Tollo Pamarasan (Toraja)

This tollo pamarasan from Sulawesi (Toraja) contains pangium edule. In Indonesian it is called keluak. I have not used it yet, also not in this dish because it is not easy to get. I am looking for the powder. It is striking that Beb Vuyk does have it in her recipe book. In the 1970s, when this book was released, it must have been difficult to get it.

A keluak nut is the fermented kernel of the rugby ball-shaped fruit of the pangi tree (pangium edule); a large tree that grows in the mangroves of Indonesia, New Guinea and Malaysia. Everything about this nut is actually deadly poisonous, but thanks to a complicated process of fermentation, it is still possible to eliminate the hydrocyanic acid in the seeds. Keluak smells a bit like bitter chocolate, but tastes sour, saltier and above all bitter. It looks like a dried-up dropping. All in all an acquired taste, although that will mainly depend on the dose.

translated from

No keluak

By the way, I’m going for peteh beans for this dish. They tastes differentely, but I want to make this recipe today and peteh beans (or petai) are a delicious substituted. If I can get Kloewak, I will redo the recipe, of course. I use two heaped tablespoons of peteh beans with this amount of meat.

This recipe is done in 45 minutes and enough for 2-3 people.

Tollo Pamarasan (Toradja) # 154 from Beb Vuyk’s Groot Indonesisch Kookboek, page


  • 1/2 kg of semi-fat pork


  • 3 tablespoons of chopped onions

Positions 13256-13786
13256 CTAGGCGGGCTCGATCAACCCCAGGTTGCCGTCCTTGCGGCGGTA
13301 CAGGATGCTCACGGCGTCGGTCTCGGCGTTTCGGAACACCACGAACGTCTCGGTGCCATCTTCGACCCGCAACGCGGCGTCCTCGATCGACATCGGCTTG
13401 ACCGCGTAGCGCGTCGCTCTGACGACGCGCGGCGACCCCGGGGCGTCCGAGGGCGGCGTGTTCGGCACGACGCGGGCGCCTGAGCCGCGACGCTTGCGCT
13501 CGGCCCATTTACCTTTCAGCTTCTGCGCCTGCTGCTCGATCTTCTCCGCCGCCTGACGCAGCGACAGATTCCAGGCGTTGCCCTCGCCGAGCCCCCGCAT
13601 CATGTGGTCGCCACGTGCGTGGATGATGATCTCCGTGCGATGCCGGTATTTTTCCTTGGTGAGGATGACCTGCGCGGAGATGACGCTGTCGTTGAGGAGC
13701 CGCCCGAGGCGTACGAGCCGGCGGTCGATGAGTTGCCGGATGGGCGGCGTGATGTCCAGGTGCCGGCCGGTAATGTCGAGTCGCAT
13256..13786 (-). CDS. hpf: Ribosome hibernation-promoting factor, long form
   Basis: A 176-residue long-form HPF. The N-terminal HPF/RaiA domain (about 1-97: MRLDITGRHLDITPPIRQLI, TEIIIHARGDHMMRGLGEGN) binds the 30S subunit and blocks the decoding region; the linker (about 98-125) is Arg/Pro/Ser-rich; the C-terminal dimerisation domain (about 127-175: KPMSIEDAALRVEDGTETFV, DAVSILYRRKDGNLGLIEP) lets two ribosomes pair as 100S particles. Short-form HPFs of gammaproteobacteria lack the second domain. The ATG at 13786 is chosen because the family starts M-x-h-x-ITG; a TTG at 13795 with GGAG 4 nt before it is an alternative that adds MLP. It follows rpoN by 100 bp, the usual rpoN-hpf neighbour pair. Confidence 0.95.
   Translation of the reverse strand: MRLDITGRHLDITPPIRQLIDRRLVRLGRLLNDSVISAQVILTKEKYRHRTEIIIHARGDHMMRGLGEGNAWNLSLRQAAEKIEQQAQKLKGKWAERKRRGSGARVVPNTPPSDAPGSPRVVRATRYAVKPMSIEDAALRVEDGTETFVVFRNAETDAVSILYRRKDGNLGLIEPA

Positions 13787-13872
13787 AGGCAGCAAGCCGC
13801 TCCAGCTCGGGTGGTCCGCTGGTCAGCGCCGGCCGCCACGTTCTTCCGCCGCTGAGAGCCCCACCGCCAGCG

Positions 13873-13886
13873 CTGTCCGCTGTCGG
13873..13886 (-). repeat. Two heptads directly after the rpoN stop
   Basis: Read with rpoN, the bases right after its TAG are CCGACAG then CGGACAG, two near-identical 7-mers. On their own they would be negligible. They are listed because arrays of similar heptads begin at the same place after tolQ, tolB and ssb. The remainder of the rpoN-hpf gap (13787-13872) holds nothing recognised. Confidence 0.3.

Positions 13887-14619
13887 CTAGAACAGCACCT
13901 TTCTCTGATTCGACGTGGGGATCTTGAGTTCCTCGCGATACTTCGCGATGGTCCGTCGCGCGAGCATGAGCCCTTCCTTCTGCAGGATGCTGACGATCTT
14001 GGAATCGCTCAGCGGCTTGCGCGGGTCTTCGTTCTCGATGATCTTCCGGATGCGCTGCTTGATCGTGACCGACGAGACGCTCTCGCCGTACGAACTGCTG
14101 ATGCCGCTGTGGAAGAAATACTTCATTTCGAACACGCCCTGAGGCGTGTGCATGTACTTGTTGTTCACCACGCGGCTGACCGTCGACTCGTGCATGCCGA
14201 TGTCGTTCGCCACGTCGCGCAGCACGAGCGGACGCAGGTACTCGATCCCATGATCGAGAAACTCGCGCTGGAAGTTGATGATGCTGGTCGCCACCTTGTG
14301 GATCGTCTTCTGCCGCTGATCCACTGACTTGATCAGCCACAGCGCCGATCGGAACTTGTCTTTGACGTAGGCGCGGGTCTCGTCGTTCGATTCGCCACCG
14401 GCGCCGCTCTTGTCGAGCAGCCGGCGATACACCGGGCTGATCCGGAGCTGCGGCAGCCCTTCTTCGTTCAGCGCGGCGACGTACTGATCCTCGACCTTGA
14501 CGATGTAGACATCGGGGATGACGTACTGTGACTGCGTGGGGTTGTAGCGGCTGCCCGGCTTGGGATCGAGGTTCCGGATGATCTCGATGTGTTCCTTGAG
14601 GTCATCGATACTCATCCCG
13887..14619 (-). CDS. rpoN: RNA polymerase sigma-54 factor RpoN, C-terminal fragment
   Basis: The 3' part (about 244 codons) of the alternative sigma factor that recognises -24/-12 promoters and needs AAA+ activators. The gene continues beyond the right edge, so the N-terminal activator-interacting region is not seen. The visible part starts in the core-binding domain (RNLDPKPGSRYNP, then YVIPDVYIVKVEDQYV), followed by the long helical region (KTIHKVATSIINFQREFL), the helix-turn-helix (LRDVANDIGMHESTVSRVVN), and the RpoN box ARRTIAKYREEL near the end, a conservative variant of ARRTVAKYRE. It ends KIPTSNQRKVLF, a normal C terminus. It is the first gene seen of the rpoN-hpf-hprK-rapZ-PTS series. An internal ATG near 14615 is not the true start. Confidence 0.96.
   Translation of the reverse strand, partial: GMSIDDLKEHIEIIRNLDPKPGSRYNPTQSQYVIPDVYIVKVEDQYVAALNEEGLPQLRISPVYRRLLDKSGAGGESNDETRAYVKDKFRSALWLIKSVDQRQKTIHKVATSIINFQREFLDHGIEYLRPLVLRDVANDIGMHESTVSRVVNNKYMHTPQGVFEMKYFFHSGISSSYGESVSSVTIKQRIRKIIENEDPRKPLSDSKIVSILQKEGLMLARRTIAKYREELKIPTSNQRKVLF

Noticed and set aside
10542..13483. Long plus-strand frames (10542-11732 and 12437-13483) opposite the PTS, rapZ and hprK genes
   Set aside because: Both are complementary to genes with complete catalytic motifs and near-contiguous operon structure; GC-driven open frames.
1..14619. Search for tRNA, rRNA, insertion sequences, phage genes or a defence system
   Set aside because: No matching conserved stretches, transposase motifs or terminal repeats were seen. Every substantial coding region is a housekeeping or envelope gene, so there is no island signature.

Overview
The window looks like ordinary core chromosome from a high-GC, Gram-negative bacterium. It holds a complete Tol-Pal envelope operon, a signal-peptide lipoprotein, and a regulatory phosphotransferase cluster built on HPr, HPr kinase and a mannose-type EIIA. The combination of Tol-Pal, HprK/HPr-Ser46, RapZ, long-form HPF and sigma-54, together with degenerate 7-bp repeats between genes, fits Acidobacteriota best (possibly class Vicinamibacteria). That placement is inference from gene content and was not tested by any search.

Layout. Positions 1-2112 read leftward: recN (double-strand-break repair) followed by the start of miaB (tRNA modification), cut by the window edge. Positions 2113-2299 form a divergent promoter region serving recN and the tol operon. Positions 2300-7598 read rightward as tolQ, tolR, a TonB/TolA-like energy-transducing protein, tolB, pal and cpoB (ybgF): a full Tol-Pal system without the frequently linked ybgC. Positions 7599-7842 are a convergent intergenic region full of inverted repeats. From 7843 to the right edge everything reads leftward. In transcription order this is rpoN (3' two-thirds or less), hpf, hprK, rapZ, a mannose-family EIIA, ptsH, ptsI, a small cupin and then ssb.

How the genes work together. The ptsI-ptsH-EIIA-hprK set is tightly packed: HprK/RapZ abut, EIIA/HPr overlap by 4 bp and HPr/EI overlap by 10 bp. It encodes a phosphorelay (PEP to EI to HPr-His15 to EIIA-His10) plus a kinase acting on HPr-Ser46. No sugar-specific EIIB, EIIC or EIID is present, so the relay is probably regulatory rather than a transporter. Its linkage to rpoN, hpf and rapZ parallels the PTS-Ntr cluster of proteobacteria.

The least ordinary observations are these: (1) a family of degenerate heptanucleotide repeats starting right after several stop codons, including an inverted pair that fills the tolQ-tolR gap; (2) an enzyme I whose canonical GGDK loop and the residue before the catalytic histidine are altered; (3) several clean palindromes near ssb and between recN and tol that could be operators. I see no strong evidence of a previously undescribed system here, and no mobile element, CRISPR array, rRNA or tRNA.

• 2 chopped garlic cloves
  • 1 teaspoon of sambal oelek
  • 1 tablespoon of chopped chives
  • 1 thick leek (white part cut into ± 3 cm sticks)
  • 6 cleaves
  • 5 to 6 black peppercorns
  • salt
  1. Cut the meat into dice.
  2. Break the peel of the nuts and crush the kernels.
  3. Add ± 2 dl warm water and let the nuts soak for half an hour.
  4. Then strain the liquid and cook it together with the meat and the onions grinded into a paste, garlic, sambal and salt.
  5. Also, add the black peppercorns.
  6. Add the leeks after half an hour and let it cook until the meat is cooked.
  7. Add the chives just before serving

Since the pangium edule is to be soaked and you then use the water for cooking, I do the same with the peteh beans. I place them in lukewarm water for half an hour and immediately they give off flavor to the water and turns it light green.

Ham chops

Basically, this recipe is very easy. I buy ham chops at offer at the supermarket for my tollo parmarasan. I don’t normally like ham chops because they can dry quickly. But for this recipe, ham chops are fine. Shoulder chops are great too. They contain are a little fat.

I start by grinding my bumbu; onions, garlic, sambal, salt and pepper in my cobek. You can use a machine for this.

To enhance the flavor of the peteh beans, I also rub a tablespoon with the bumbu. I leave the rest in my bowl of water.

The meat can be cut into pieces and the leeks into strips.

Now the bumbu can hit in the pan with 2 dl of my peteh water.

I do add a tablespoon of vinegar, because ham chops need a little more help get tender.

I let this slowly come to a boil. Ham chops get a bit tough at first, but after 20 minutes you can see that they soften a bit and after half an hour, they are actually pretty tender. Let my meat simmer for about 40 minutes in total.

After 30 minutes I add the leek. The finely chopped chives will be served just before serving; this keeps the stems crispy.

Well, doesn’t that look nice? This tollo pamarasan has basic flavors but the keluak, or in my case the peteh beans, really make for a special addition. The crispy chives and leeks also make it a different Indonesian dish. This tollo comes from toraja, an area in South Celebes on the island of Celebes (Sulawesi) in present-day Indonesia.

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